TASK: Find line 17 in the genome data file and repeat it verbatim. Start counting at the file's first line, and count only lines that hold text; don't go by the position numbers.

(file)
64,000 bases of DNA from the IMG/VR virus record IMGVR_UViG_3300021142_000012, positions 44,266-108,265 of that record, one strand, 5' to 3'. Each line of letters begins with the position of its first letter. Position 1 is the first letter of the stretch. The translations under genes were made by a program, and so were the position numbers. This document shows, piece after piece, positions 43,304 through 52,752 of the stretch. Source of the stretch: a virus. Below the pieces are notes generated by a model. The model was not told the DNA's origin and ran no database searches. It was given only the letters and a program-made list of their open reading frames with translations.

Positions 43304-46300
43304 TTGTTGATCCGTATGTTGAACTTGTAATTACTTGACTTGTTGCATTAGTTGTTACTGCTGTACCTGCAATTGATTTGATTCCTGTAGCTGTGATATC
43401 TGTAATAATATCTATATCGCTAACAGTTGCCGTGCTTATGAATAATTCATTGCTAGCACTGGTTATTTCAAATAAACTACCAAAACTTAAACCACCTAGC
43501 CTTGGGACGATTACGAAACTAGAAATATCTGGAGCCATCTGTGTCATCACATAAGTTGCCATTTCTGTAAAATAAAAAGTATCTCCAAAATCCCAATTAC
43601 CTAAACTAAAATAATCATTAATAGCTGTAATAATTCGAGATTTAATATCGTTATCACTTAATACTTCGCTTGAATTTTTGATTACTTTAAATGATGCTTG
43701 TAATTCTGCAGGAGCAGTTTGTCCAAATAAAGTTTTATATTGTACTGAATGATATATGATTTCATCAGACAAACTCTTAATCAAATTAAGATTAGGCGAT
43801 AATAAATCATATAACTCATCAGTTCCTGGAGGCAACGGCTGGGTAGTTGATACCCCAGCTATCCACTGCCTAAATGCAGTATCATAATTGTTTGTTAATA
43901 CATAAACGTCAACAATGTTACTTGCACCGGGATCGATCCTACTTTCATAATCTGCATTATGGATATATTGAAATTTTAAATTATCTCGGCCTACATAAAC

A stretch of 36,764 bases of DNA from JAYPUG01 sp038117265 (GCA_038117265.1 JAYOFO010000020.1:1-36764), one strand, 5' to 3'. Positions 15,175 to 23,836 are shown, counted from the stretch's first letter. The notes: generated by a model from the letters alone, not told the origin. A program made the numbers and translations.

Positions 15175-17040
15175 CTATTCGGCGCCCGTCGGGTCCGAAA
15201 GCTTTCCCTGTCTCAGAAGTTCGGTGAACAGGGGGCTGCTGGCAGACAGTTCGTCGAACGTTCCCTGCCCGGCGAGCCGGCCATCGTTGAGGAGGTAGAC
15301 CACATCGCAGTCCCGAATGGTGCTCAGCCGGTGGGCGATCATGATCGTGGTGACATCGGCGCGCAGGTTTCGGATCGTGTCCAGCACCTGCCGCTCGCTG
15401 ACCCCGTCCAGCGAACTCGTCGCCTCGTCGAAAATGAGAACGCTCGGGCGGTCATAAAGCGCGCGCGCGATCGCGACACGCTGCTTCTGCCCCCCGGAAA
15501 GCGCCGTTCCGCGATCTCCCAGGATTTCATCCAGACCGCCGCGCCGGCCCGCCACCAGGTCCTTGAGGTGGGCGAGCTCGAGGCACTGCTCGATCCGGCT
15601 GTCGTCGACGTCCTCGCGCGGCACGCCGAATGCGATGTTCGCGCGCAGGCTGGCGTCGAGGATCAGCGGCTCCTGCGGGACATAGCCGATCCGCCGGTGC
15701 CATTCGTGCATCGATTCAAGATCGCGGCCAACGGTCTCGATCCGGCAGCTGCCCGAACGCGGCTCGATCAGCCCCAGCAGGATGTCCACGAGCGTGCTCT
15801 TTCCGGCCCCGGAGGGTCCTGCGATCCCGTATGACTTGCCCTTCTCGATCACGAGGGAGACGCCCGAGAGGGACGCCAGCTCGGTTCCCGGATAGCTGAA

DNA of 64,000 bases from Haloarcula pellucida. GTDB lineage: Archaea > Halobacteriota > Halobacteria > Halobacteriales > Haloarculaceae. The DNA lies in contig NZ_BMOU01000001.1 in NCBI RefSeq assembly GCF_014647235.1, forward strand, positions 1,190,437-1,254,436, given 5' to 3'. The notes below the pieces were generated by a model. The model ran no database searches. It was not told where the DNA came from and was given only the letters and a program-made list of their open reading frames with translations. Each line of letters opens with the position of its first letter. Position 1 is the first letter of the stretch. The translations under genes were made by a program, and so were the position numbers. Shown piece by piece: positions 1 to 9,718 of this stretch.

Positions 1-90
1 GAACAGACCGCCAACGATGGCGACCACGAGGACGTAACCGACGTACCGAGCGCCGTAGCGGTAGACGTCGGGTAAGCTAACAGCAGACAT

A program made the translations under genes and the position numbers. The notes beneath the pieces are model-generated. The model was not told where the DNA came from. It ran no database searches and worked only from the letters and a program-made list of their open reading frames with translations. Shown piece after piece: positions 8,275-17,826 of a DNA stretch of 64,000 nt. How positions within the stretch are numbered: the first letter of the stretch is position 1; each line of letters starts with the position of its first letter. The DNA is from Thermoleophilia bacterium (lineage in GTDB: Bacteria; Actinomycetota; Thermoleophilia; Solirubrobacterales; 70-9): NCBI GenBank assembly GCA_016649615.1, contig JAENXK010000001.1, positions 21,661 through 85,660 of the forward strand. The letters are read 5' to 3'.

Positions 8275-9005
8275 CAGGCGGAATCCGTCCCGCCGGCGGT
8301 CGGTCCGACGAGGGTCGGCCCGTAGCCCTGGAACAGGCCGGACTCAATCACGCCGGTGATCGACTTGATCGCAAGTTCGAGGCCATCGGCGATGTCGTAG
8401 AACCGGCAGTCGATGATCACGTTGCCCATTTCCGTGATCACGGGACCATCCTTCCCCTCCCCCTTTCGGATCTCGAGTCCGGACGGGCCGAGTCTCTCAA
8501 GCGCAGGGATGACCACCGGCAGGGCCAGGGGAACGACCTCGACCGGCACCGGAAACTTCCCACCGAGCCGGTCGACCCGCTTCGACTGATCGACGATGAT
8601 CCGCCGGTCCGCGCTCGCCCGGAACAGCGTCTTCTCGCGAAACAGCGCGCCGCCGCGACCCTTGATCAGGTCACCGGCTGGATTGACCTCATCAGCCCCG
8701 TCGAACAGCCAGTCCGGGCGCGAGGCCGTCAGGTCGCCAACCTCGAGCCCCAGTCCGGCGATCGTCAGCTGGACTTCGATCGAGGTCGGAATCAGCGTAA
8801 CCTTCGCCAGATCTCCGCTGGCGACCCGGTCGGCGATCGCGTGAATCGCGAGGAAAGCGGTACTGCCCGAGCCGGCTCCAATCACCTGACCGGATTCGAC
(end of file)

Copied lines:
15601 GTCGTCGACGTCCTCGCGCGGCACGCCGAATGCGATGTTCGCGCGCAGGCTGGCGTCGAGGATCAGCGGCTCCTGCGGGACATAGCCGATCCGCCGGTGC